Senator DOUGLAS. If you have eight additional overtime hours at time and a half, that produces 8 bonus hours of pay so, on a 40-hour week, you get a 10-percent increase in hourly earnings although the hourly rates remain unchanged.

Senator MOODY. I would like to point out that Mr. Putnam has read Senator Douglas' book but Senator Capehart has not read Senator Douglas' book.

Senator CAPEHART. I don't know whether that is true; I don't know whether these facts are true.

Mr. PUTNAM. I do not doubt their accuracy, but they are not wage rates.

Senator CAPEHART. These are the facts in the steel controversy.

Now, they show--and I shall not read it again--but they show that since June 1950, the hourly wage earnings have been about the same for all these industries and if you award the steelworkers this 20 cents an hour, you take them up to 45.9 cents, which will make them, on an average, 23 cents higher than the others. Now, what is wrong with that chart?

Mr. PUTNAM. What's wrong with that chart is that it doesn't show wage rates at all. It shows the average hourly earnings, which may mean that some industries have been working overtime and show higher earnings; some may have been working on a short workweek. It is not a reflection of actual wage rates.

I think my chart on wage rates is a much better one—the one which was up there and which you saw.

Senator CAPEHART. It certainly demonstrates take-home pay; does it not?

Mr. FEINSINGER. Surely it does, but if we did business on the basis of take-home pay you would be in trouble if you were trying to protect against inflation. If the steel industry should go down to a 40-hour week in a couple of weeks, we would have to give them a terrific wage increase.

Senator CAPEHART. How much hourly-wage increase have the aut workers had since June 1950?

Mr. PUTNAM. It is easier to see it on the chart. (See p. 1972.) Here is General Motors increase today, since 1950 (indicating). This line is General Motors—the top there with an escalator clause. As of today, the amount of their increases since January 1950, including fringes, is almost 41 cents. Here is where General Motors will be in May when they get 4 cents more, and if the cost of living should go up they would be still higher.

Here is the maximum of the steel increase next January which is at about 42 or 43 cents, including everything since January 1950, the base date for our wage stabilization regulations.

Senator CAPEHART. The automobile companies had a 15- to 16-centan-hour increase since December 1950.

Mr. Putnam. It was the first of December 1950.
Senator CAPEHART. Well-
Mr. FEINSINGER. It is a base period of January.

Since the base period of January 1950, General Motors had a total increase including the decrease that they took once because of a decrease in the cost of living, General Motors has had an increase of 27 cents, and Ford has had an increase of 28 cents, and you add 4 cents to those figures for what is going to happen. That is the base date.

Senator CAPEHART. We are talking about June of 1950.
Mr. PUTNAM. That would make no difference.

Mr. FEINSINGER. It is 25 cents, if you take June and 27 if you take January. There was a drop in the cost of living.

Senator CAPEHART. The steelworkers have had 20.9.
Senator Douglas. Those are hourly earnings.
Mr. PUTNAM. That is not wage

rates. Senator CAPEHART. I am trying to find out if you agree with that chart.

Mr. FEINSINGER. I agree with it for what it is but it is irrelevant. . It deals with hourly earnings instead of rates of pay.

Senator FULBRIGHT. What are the average hours worked by steelworkers as compared with those in the automotive industry? Do you have that?

Mr. FEINSINGER. I don't have it at the present because no Government agency uses hourly earnings as a criterion for determining wage movements.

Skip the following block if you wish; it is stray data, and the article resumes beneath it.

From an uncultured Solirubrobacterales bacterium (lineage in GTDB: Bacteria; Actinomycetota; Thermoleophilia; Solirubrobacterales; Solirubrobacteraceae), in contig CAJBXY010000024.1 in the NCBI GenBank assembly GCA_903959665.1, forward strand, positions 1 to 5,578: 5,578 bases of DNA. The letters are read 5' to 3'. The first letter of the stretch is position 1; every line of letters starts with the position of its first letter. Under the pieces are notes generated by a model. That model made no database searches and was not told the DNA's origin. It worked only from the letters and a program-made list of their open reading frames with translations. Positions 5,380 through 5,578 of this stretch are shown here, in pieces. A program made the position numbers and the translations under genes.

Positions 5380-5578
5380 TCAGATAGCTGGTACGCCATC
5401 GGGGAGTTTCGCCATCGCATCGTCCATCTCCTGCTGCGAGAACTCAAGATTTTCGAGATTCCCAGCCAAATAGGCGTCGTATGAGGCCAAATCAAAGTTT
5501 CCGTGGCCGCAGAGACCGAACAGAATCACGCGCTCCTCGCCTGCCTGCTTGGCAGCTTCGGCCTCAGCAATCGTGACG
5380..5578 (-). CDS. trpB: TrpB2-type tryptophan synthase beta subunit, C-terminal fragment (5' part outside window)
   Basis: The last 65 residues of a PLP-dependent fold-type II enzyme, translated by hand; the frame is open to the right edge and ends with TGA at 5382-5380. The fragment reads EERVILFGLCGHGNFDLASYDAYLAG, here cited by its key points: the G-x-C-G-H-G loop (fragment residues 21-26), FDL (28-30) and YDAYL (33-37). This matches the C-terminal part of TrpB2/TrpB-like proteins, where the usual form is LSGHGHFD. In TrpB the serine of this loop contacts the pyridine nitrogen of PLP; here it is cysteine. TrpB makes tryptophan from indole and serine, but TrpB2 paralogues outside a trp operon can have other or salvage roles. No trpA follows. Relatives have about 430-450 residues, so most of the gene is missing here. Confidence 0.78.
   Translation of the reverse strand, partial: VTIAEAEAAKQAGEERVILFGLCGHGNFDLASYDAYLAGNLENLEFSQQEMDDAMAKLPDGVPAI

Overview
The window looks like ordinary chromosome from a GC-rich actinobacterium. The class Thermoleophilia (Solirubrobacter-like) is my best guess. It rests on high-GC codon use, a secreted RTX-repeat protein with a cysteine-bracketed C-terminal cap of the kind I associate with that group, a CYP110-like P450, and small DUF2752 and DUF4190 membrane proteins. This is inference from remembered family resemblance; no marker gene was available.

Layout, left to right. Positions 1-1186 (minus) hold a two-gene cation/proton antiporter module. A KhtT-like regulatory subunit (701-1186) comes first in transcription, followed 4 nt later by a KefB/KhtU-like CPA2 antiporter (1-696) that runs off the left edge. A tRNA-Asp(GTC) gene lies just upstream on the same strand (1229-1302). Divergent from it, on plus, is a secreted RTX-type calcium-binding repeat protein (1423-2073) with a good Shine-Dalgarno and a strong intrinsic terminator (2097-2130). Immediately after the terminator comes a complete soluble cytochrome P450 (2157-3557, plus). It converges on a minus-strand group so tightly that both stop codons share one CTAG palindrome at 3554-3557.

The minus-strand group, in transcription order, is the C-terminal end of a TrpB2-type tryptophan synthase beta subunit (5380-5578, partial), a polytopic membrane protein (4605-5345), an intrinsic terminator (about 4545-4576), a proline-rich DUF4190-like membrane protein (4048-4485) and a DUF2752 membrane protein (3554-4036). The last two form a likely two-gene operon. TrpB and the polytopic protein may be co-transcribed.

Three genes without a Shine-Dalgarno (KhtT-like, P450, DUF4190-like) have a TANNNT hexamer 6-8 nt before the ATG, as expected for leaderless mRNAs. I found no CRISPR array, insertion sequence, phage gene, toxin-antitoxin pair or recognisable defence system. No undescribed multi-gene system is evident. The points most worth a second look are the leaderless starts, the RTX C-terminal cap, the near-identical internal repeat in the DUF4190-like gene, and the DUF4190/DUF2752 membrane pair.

Senator FULBRIGHT. I thought it would clarify what is bothering him.

Could you guess at it?
Mr. FEINSINGER. I think they have had a 48-hour week lately.
Senator FULBRIGHT. As against 40 hours for automobiles?

Mr. FEINSINGER. It is varied in automobiles, you know. They have had lay-offs and shut-downs.

Earnings are a very misleading criteria. If we were going to use the textile industry, the hosiery industry and industries like that would be entitled to a terrific increase.

Senator Douglas. Primarily true on weekly earnings, but it is also true on hourly earnings.

Senator CAPEHART. If you are comparing these five industries in the same manner which you are, then I think this chart possibly speaks for itself.

Mr. FEINSINGER. You can't possibly compare wage rate adjustments, Senator, from any base date, you know, by using an hourly earnings index instead of a wage rate index.

Senator BENTON. Mr. Chairman, these gentlemen have answered that question about five times.

Senator CAPEHART. I would like to place into the record this document entitled: "These Are the Facts in the Steel Controversy."

Senator FULBRIGHT (presiding). Without objection that will be done.

(The document referred to will be found in the appendix, p. 2428.)

Senator Moody. I would like to put in the record the table from the hearings of the Wage Stabilization Board indicating comparative wage increases in various industries since January 1950.

Senator FULBRIGHT. Very well. (The table referred to follows:)

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10

Cents

10

9 6.5

Cents

11.5 12-13.0

October 1950. October 1951.

3

September 1950.
March 1951.
September 1951 (average).

Total.

Total.

23. 5-24.5

25.5

Total.

30

Cents

August 1950.
November 1950
December 1950.
March 1951
June 1951
August 1951 4.
September 1951.
December 1951
March 1951.

1
1
3

1 Includes 4-cent annual-improvement-factor increases. Agreement provides for additional annual-improvement-factor increases of 4 cents per hour in June 1952 and June 1953.
2 Additional increases to skilled classifications.
3 Additional adjustments to permit reduction in male-female rate differentials.
* 4-cent annual-improvement-factor increase. Agreement provides for additional annual-improvement-factor in creases of 4 cents per hour in August 1952 and August 1953.